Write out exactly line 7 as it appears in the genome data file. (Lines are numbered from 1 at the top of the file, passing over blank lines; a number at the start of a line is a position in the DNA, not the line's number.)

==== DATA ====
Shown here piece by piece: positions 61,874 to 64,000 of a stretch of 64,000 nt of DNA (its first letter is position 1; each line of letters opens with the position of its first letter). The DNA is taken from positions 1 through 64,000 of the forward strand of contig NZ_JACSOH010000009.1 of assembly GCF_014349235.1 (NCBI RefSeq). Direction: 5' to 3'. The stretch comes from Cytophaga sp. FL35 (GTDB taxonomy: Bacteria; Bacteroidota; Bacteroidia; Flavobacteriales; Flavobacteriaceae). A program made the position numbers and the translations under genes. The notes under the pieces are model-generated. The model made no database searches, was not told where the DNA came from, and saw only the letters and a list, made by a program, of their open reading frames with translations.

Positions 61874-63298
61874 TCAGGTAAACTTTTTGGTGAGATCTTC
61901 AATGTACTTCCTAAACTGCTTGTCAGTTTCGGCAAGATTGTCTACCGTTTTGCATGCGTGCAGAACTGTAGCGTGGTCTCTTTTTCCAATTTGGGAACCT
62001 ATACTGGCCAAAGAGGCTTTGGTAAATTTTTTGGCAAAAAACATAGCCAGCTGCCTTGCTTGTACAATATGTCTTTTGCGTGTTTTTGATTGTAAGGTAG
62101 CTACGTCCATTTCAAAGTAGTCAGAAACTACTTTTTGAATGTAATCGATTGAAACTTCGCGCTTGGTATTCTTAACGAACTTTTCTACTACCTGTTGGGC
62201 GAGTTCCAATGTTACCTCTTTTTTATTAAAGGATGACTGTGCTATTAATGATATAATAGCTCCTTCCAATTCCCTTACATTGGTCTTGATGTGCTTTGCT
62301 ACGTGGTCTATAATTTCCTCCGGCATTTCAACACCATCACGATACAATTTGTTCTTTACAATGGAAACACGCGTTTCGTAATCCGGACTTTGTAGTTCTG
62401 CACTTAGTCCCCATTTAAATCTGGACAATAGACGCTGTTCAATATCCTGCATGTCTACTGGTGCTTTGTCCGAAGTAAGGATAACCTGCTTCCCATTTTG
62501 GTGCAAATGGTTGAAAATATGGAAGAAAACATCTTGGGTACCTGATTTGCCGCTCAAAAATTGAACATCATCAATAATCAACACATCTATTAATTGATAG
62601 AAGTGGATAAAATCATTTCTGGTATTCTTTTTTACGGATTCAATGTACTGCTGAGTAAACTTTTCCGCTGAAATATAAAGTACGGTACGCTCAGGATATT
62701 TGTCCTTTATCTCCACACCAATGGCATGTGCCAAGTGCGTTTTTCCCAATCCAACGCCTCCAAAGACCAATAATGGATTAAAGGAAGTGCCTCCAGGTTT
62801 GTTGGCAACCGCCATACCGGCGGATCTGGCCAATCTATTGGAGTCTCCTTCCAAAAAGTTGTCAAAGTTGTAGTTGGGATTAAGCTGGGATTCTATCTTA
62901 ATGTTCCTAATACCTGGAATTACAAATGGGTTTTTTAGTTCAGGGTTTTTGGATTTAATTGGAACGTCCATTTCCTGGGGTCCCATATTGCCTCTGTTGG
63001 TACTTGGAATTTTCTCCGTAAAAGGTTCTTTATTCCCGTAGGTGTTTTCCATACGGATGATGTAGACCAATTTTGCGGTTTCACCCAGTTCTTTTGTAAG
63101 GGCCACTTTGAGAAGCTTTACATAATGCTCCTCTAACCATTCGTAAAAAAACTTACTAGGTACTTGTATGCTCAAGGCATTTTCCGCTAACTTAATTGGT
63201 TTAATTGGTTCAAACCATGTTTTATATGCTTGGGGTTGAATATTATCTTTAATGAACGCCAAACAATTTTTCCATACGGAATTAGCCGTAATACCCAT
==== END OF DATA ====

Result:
62201 GAGTTCCAATGTTACCTCTTTTTTATTAAAGGATGACTGTGCTATTAATGATATAATAGCTCCTTCCAATTCCCTTACATTGGTCTTGATGTGCTTTGCT